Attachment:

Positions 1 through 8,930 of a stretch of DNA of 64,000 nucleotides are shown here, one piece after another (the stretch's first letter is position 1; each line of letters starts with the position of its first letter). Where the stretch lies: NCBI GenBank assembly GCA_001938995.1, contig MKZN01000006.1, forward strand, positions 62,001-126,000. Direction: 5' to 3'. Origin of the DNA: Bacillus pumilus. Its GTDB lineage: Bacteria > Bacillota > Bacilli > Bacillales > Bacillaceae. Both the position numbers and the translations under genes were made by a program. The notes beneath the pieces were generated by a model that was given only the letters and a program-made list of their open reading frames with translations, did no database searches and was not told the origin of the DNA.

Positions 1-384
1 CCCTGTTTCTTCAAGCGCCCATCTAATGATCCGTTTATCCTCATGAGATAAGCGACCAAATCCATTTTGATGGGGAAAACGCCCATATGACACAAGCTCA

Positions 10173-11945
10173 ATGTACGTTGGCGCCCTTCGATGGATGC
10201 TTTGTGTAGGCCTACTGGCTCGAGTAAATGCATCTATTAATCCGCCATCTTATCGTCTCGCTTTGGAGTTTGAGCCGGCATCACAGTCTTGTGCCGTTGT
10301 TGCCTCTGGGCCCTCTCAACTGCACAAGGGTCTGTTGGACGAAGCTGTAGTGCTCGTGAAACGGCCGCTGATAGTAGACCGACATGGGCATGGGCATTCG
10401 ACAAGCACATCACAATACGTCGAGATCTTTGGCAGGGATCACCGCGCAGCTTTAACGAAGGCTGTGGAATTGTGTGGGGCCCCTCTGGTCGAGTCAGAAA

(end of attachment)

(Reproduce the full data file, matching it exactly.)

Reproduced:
Positions 1 through 8,930 of a stretch of DNA of 64,000 nucleotides are shown here, one piece after another (the stretch's first letter is position 1; each line of letters starts with the position of its first letter). Where the stretch lies: NCBI GenBank assembly GCA_001938995.1, contig MKZN01000006.1, forward strand, positions 62,001-126,000. Direction: 5' to 3'. Origin of the DNA: Bacillus pumilus. Its GTDB lineage: Bacteria > Bacillota > Bacilli > Bacillales > Bacillaceae. Both the position numbers and the translations under genes were made by a program. The notes beneath the pieces were generated by a model that was given only the letters and a program-made list of their open reading frames with translations, did no database searches and was not told the origin of the DNA.

Positions 1-384
1 CCCTGTTTCTTCAAGCGCCCATCTAATGATCCGTTTATCCTCATGAGATAAGCGACCAAATCCATTTTGATGGGGAAAACGCCCATATGACACAAGCTCA

Positions 10173-11945
10173 ATGTACGTTGGCGCCCTTCGATGGATGC
10201 TTTGTGTAGGCCTACTGGCTCGAGTAAATGCATCTATTAATCCGCCATCTTATCGTCTCGCTTTGGAGTTTGAGCCGGCATCACAGTCTTGTGCCGTTGT
10301 TGCCTCTGGGCCCTCTCAACTGCACAAGGGTCTGTTGGACGAAGCTGTAGTGCTCGTGAAACGGCCGCTGATAGTAGACCGACATGGGCATGGGCATTCG
10401 ACAAGCACATCACAATACGTCGAGATCTTTGGCAGGGATCACCGCGCAGCTTTAACGAAGGCTGTGGAATTGTGTGGGGCCCCTCTGGTCGAGTCAGAAA